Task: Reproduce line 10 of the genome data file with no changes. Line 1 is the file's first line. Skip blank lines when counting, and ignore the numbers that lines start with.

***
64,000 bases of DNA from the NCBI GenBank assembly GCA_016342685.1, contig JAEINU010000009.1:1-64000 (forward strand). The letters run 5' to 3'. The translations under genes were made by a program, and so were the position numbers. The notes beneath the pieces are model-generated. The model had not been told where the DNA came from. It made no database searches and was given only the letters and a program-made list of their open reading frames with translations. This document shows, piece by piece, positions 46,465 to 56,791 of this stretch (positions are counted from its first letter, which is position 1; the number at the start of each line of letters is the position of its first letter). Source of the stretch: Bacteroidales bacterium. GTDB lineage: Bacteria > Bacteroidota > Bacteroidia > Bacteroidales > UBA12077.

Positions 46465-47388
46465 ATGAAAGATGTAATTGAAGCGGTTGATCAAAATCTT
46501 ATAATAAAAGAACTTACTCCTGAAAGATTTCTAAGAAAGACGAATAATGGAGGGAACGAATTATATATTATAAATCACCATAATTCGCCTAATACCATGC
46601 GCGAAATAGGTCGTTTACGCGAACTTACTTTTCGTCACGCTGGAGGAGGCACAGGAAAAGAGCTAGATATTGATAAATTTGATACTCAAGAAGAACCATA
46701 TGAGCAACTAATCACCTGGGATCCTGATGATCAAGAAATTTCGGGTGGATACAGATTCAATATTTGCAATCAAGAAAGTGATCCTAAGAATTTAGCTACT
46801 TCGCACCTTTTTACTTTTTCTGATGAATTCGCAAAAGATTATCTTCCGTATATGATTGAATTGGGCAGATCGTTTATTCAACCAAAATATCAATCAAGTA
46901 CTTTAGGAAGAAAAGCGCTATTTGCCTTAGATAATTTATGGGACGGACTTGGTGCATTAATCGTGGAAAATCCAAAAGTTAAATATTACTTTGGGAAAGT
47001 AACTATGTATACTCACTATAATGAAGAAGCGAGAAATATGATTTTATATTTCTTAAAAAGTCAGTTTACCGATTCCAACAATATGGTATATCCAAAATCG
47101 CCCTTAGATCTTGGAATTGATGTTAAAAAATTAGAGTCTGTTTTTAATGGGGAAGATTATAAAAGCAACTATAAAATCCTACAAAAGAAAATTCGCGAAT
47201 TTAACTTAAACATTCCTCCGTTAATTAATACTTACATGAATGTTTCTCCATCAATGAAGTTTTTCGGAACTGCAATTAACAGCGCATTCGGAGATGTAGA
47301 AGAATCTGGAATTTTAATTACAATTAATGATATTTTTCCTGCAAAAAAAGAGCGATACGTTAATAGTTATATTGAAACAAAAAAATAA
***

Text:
47101 CCCTTAGATCTTGGAATTGATGTTAAAAAATTAGAGTCTGTTTTTAATGGGGAAGATTATAAAAGCAACTATAAAATCCTACAAAAGAAAATTCGCGAAT